Wednesday, January 07, 2009

Mercenaries, money and injustice

Yesterday, the five Blackwater mercenaries charged in the September 16, 2007 Baghdad slaughter appeared in court and entered not guilty pleas. Del Quentin Wilber's "Former Blackwater Guards Plead Not Guilty" (Washington Post):

A federal judge in the District set a trial date for next January in a shooting that strained relations between Washington and Baghdad and raised questions about the oversight and use of security contractors in war zones. The guards did not speak during their arraignment on 14 counts of voluntary manslaughter, 20 counts of attempting to commit manslaughter and one count of discharging a firearm during a crime of violence. They will face a mandatory minimum sentence of 30 years if convicted of the firearms charge.
In coming months, defense lawyers are expected to file numerous motions challenging the evidence and whether the government can bring criminal charges in the case. U.S. District Judge Ricardo M. Urbina scheduled a hearing for Feb. 17 on some of the legal issues.

And, no, DQW is not having difficulty transitioning to the new year and the "next January" is not the equivalent of writing 2008 in the date on a check today. The judge set the trial for January 2010. In a criminal trial, it's always good to get as much distance between yourself and what you're charged with. Witnesses may die, public tempers may cool. So it was sure nice of the judge to give that gift to the defense. Nice and a possible indicator of rulings that will come down during the trial -- whenever it actually starts. For those who have forgotten -- and someone really hopes we have -- Abeer Qassim al-Janabi was gang-raped and murdered with her corpse then set on fire, following the murders of her five-year-old sister and both of their parents back in March 2006. June 30, 2006, Green was arrested in the US by federal authorities. Those he served with in Iraq -- still in the military, so they had military trials (Green had already been discharged when the crimes became known) -- have been convicted and have fingered Green as the ring leader. But OVER TWO YEARS LATER, Green has still not stood trial. It's not that he hasn't been scheduled to do so but the judge over the trial has found more pressing issues that required delaying the case . . . like a quilting bee.

Jesse J. Holland (AP) reports the date set was January 29, 2010 and notes the five charged: "former Marines Donald Ball of West Valley City, Utah; Dustin Heard of Knoxville, Tenn.; Evan Liberty of Rochester, N.H.; and Army veterans Nick Slatten of Sparta, Tenn., and Paul Slough of Keller, Texas." James Risen (New York Times) teams the five appearing in court yesterday with former Blackwater mercenary Andrew J. Moonen whose attorney received a letter of the feds intent to charge him in the shooting death of . . . Oh, sorry. The paper doesn't think the dead man deserves to have his name mentioned. Raheem Khalif, until his death, was a bodyguard for Adil Abd al-Mahdi, Iraq's Shi'ite vice president.

And for those who foolishly believe the illegal war is coming to an end, Andrea Shalal-Esa, David Morgan and John O'Callaghan (Reuters) report, "U.S. Defense Secretary Robert Gates has told members of Congress he believes the Pentagon will need another $69.7 billion to finance the wars in Iraq and Afghanistan for the remainder of the federal fiscal year." Tony Capaccio (Bloomberg News) examines the monies:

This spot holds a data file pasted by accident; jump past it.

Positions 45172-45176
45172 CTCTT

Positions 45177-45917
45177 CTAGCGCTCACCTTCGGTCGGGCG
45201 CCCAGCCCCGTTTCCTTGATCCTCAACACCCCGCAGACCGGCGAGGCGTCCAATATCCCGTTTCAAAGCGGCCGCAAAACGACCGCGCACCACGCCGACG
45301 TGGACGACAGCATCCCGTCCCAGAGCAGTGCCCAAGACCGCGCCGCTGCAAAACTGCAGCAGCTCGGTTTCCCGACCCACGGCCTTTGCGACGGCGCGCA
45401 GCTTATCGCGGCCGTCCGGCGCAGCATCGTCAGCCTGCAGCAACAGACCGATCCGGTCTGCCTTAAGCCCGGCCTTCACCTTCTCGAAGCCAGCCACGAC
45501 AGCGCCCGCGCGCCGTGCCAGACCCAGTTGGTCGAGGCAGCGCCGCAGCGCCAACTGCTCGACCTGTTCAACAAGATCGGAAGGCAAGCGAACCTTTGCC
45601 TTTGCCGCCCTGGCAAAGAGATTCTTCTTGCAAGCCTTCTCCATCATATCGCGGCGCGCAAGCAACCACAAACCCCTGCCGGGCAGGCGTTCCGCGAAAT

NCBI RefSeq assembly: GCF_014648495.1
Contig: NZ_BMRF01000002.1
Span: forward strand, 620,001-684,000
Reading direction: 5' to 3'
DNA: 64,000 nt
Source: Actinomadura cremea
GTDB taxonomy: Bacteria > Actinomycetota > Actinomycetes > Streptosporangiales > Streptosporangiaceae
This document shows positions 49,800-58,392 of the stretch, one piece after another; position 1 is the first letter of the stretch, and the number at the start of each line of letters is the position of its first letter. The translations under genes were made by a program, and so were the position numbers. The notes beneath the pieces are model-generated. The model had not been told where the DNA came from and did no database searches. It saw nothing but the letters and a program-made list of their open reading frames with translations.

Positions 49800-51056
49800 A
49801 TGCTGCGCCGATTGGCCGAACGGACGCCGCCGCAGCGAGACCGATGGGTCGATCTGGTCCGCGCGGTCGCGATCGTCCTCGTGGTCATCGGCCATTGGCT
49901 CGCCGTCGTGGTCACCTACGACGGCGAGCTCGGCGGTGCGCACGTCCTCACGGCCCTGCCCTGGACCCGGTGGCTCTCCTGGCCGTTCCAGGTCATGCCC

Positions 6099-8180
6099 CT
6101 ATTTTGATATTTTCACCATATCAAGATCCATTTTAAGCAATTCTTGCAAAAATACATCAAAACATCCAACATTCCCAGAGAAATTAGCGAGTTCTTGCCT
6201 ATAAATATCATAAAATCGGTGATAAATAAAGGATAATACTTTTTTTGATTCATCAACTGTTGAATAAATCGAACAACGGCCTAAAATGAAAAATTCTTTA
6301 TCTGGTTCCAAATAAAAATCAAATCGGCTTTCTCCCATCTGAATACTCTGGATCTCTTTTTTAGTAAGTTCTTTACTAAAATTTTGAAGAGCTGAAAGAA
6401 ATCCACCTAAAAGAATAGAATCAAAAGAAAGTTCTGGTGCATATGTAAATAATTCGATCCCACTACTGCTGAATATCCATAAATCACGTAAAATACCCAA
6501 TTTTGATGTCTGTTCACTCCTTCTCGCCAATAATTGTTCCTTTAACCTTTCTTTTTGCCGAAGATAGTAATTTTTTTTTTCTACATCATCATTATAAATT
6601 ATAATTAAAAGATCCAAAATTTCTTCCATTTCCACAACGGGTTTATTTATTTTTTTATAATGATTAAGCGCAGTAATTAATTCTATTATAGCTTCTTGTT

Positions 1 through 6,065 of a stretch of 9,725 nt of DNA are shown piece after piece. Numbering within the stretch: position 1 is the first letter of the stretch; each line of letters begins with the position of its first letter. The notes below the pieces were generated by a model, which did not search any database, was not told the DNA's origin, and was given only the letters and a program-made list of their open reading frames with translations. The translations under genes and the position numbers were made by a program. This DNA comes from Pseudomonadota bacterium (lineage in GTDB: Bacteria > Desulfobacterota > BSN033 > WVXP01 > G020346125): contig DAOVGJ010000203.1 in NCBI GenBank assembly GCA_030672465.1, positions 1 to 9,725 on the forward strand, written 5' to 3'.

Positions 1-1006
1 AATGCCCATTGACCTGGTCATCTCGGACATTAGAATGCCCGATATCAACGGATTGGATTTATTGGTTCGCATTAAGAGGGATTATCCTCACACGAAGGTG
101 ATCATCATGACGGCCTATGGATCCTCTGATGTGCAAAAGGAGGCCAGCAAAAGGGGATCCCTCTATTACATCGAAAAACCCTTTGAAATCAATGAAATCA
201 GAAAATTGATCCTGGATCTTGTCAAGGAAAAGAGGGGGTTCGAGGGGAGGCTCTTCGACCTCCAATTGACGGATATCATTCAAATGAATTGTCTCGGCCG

That amount includes $600 million to buy four additional Lockheed Martin Corp. F-22 fighters, Gates wrote Dec. 31 to Representative John Murtha, chairman of a House appropriations subcommittee on military spending.
"This estimate would fund operations through" Sept. 30, "replace combat loses, worn out or stressed equipment and replenish supplies," Gates stated in a letter he labeled a personal assessment that didn't speak for either the Bush administration or the incoming Obama administration.

Newsday adds up the 2009 fiscal year totals: "Military operations in Iraq and Afghanistan would cost almost $136 billion for the 2009 budget year that began Oct. 1 if they continue at their current pace, Defense Secretary Robert Gates says. He told top lawmakers in a New Year's Eve letter that the Pentagon would need nearly $70 billion more to supplement the $66 billion approved last year." But let's all pretend the illegal war is ending. Playing stupid won't end it but maybe it will make it even easier to pretend the Iraq War is over and we can all avoid the 'messy' realities. For example, from William Cole's "Schofield soldier was killed by sniper" (Honolulu Advertiser):

A Schofield Barracks soldier who was killed in Iraq last week was standing in the gunner's hatch of an armored vehicle when he was felled by a gunshot, Army officials said.
Pfc. Christopher W. Lotter, 20, was a gunner on a Mine Resistant Ambush Protected vehicle, or MRAP, during a patrol to the water department in Tikrit on Dec. 30, said Maj. Cathy Wilkinson, the public affairs officer for Schofield's 3rd Infantry Brigade Combat Team at Contingency Operating Base Speicher in Tikrit.
Other soldiers had left their vehicles and gone into the water department to talk to the director about upgrading the water plant at the Khadasia General Hospital.

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